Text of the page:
1. You believe that the meaning of life has to be noble and self-sacrificial in order to be worthwhile, so you feel guilty whenever you have no good ideas for saving people, since you haven’t been able to save yourself.
2. When you’re told that some people have more valuable lives than others (e.g. a doctor’s worth more than an artist, a lawyer’s worth more than a blogger, an electrician’s worth more than a barista, etc.), you feel conflicted because you find it difficult to find meaning in occupations where you can’t be yourself around people, but at the same time, you don’t want to be selfish for not contributing to society in a useful way.
3. You’re easily overwhelmed with how much work it would take to fix problems in society. Not only are the problems too complex for you, you also have your own basic needs to worry about, especially when you’re facing student loans, high cost of living, and an unstable job market.
4. You want to add your individual mark to everything you do, but trying to distinguish yourself from other people has turned into a competition to see who can be the most unique, which makes you feel like your life is derivative (which translates into pointless) because only a few people have indisputable greatness that you’re unlikely to surpass.
5. You know it’s futile to aim for greatness, but deep inside, you’re pressured to fix yourself for the sake of proving that you’re not a failure to the people that thought little of you. When you’re at your lowest point, you feel like life will have no meaning until you reach the top and find a way to stay there.
6. Some days you just don’t feel alive, and you go through very depressing “What’s the point?” moments because deep down, you feel helpless and not qualified enough to step out of your comfort zone.
7. You were taught to find meaning in a formulaic way: be competent in something practical, make sure it helps others, make money from it, and be a dutiful citizen. But life is much more complex than that, and you can’t simply find meaning from point A to point B.
8. Your thinking is limited to the following conditional statement: “If I get [end result], then I’ll find meaning in my life.” But true meaning is not about attaining what you lack, it’s something you feel deeply within you when you’ve found the right path for yourself.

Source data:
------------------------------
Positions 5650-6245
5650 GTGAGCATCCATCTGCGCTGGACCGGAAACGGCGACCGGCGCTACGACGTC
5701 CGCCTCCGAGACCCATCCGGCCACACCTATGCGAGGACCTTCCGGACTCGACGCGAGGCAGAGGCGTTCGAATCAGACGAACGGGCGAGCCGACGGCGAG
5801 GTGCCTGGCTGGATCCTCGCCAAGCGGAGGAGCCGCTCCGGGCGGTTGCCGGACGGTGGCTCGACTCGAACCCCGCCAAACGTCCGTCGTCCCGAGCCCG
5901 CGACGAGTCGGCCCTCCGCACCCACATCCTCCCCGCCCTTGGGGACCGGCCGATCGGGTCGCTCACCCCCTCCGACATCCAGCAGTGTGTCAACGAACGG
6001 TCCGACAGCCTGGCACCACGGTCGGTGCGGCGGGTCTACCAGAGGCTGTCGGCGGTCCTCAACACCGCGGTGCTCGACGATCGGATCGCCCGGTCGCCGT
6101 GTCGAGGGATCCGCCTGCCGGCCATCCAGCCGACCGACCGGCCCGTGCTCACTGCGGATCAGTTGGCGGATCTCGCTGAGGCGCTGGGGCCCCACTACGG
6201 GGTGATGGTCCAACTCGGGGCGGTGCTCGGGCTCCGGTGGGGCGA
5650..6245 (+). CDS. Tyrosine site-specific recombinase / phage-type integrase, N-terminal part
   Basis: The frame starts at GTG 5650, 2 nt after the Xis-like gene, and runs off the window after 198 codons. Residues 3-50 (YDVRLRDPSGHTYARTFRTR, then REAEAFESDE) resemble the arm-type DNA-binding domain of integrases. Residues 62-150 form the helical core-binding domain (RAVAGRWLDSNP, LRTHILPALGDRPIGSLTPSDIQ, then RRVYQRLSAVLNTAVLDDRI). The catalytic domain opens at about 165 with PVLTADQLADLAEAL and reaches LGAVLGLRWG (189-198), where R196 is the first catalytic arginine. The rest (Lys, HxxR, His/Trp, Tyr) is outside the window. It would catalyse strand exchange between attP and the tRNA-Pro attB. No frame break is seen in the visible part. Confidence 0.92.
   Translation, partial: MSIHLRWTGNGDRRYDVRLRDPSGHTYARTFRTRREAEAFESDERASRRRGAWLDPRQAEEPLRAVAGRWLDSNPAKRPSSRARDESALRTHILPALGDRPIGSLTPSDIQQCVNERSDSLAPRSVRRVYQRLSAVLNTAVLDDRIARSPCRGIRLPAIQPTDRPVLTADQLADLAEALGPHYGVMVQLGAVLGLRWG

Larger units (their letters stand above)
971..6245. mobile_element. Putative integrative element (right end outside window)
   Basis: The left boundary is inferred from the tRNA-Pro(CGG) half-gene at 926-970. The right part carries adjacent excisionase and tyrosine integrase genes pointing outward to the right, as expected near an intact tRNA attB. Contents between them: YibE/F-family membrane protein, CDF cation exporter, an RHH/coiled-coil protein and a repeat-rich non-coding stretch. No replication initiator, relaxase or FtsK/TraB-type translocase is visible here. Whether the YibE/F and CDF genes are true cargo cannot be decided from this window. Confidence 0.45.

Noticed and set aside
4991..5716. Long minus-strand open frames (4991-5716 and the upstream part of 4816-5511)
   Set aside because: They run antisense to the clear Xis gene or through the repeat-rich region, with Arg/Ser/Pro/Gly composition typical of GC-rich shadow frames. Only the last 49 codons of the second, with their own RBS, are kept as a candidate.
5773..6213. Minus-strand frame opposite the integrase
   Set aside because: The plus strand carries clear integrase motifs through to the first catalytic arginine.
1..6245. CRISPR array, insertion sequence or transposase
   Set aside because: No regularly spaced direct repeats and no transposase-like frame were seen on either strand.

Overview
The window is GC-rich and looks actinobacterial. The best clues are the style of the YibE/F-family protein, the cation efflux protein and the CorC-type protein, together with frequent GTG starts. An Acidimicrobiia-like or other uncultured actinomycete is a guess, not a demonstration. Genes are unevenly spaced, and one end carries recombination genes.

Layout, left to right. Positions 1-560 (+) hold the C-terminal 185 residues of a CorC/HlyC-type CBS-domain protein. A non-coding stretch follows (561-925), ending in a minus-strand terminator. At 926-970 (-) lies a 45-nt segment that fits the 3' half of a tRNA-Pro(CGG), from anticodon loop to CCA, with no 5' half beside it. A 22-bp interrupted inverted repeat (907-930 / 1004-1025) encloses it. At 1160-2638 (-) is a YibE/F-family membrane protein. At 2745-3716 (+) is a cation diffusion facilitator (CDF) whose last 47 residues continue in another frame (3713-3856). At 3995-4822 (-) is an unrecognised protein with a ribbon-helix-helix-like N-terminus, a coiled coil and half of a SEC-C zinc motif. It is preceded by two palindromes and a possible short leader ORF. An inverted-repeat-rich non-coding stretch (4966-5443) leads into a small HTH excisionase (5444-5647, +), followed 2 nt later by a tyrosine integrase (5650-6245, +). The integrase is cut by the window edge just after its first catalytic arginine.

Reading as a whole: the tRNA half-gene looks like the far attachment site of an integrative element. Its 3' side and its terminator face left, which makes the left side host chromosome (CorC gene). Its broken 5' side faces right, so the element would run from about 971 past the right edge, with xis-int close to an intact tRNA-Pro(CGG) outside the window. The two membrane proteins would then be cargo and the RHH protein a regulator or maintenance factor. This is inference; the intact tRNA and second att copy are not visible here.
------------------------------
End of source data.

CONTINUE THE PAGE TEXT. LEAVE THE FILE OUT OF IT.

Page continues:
9. You haven’t defined what a good life means for yourself. Everything you think about life is most likely a combination of what others have said, what you’ve read, and what you constantly surround yourself with. Because you’re at the whim of various beliefs, you aren’t able to focus on what truly gives you meaning in life.
10. Or maybe do you know why you’re living. You’re just afraid of expressing it, even to yourself, because somehow you feel ashamed of how underwhelming and insignificant it is. But that’s what your pride tells you. It tells you that you need to do something extraordinary or else your life has no meaning.
11. You pigeonhole life’s meaning into three categories: pleasure, greatness, and selflessness. There are people who work in jobs to make more money so they can get pleasure from material items, prestige, social connections, and entertainment. There are people who pursue excellence and become society’s greatest thinkers, superstars, entrepreneurs, and leaders. Then there are those who selflessly serve people and get rewarded for helping those who are suffering from extreme hardships. However, you aren’t naturally inclined to pursue any of the three, and this is why you feel lost at times.
12. You’re simply trying too hard to make your life more meaningful than it needs to be. Most days, you will go through life in ordinary ways, do ordinary things, and that’s really nothing to be ashamed of.